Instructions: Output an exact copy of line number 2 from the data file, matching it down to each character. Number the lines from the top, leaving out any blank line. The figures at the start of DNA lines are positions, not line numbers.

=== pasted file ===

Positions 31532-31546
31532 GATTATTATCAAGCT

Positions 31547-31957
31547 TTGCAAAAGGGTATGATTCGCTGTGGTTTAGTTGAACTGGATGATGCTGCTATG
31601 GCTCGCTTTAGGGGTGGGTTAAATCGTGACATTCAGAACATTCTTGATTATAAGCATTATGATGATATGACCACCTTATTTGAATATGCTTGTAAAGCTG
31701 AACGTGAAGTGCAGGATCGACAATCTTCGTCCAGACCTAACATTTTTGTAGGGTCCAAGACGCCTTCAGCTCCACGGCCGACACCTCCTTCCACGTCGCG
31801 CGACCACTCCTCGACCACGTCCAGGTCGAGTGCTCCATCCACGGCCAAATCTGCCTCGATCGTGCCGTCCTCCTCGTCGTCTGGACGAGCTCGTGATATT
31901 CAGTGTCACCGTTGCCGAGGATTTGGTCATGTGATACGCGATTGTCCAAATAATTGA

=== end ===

31532 GATTATTATCAAGCT